(Redirected from SARAH COPIA SHULAM.)

Italian poetess; born in Venice 1592; died there Adar 5 (Feb. 14); 1641; eldest daughter of Simon and Rebecca Coppio. Her father was a man of culture, who enjoyed the respect of the community in which he dwelt. At his death, when Sara was not quite fifteen years old, she could read the Latin and the Greek classics, the Holy Scriptures, and Spanish literature, each in its original tongue, and she had already won local fame for her poems in Italian. To these attainments were added charm of person, a voice of unusual sweetness, musical ability, the gift of improvisation, and such exquisite social graces that she became the leader of a salon.

Leon of Modena dedicated to Sara his translation of Solomon Usque's Spanish drama "Esther." An epic poem bearing the same title, and written by the Genoese monk Ansaldo Cebà, was the cause of much trouble for her. The work aroused not only her admiration for but also her gratitude toward a non-Jewish author who glorified a Jewish heroine. This sentiment she communicated in writing to Cebà, who was filled with ambition to win his correspondent for the Church. An exchange of letters ensued (1618-22); but though Sara was persuaded to read the New Testament, she remained firm in her allegiance to Judaism. Cebà's letters to Sara were published in 1623; but her answers were suppressed, probably at the bidding of the Inquisition.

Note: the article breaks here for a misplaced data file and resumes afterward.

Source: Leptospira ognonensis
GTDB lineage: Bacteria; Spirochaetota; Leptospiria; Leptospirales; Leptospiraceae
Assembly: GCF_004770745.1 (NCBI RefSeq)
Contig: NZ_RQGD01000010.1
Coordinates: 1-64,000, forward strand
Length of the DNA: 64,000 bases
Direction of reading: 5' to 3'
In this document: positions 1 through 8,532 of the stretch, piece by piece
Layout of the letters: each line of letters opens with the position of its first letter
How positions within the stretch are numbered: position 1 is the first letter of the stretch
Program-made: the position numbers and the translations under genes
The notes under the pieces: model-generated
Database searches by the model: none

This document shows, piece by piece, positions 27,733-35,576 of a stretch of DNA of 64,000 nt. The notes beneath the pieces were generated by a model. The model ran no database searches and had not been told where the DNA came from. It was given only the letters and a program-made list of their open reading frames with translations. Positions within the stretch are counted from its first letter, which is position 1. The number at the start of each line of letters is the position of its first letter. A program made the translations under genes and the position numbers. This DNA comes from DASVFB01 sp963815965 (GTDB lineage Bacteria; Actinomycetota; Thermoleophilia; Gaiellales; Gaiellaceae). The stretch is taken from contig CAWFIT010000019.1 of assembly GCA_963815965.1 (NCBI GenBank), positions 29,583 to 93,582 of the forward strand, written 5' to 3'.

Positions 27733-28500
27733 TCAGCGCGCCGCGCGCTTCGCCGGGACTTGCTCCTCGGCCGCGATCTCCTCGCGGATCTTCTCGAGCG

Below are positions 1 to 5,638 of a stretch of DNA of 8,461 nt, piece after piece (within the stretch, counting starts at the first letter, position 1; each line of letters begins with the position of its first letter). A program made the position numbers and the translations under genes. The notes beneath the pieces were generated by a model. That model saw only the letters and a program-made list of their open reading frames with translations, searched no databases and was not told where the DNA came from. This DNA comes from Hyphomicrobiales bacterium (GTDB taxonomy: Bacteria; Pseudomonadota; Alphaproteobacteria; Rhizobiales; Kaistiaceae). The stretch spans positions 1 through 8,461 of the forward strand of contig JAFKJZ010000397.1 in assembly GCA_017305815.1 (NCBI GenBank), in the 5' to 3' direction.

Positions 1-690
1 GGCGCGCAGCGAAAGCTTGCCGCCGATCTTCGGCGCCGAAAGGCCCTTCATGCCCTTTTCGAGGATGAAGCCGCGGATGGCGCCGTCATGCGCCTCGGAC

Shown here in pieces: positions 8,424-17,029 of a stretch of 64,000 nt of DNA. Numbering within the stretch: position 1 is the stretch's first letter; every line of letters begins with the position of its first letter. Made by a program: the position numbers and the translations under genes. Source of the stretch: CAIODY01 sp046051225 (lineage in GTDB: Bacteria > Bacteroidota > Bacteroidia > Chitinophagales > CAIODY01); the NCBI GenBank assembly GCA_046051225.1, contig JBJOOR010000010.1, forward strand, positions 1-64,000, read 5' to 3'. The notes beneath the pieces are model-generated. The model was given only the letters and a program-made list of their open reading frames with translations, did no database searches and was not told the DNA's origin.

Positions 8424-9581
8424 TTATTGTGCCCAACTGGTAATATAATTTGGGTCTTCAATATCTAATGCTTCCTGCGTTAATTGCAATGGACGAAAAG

In 1621 a frequenter of her salon, the priest Baldassar Bonifaccio, accused her, in a pamphlet, of having denied the dogma of the immortality of the soul, a crime for which the Church decreed extreme penalties. Sara hastened to defend herself in a "manifesto," dedicated to her father's memory, the only one of her works published separately by her. This reply displays powers of sarcastic refutation, and the clear, logical thinking for which Sara was noted. Several Italian poems of hers have been printed.

Sara was married in 1614 to Jacob Sullam, a wealthy and well-educated Venetian. The epitaph upon her tomb is supposed to have been written by Leon of Modena.

  • A. F. Rio, Les Quatre Martyrs, pp. 79 et seq., Paris, 1856;
  • M. A. Levy, Sara Copia Sullam, in Jahrbuch für die Gesch. der Juden und des Judenthums, iii. 65 et seq.;
  • Grätz, Gesch. x. 146-148;
  • Geiger, Jüd. Zeit. vii. 178-183;
  • Ernest David, Sara Copia Sullam, une Héroïne Juive au XVIIe Siècle, Paris, 1877;
  • Kayserling, Die Jüdischen Frauen, 1879, pp. 159-170;
  • Nahida Remy, Das Jüdische Weib, n.d., pp. 170-184;
  • Karpeles, Jewish Literature and Other Essays, 1895, pp. 124-128.
J. H. S.
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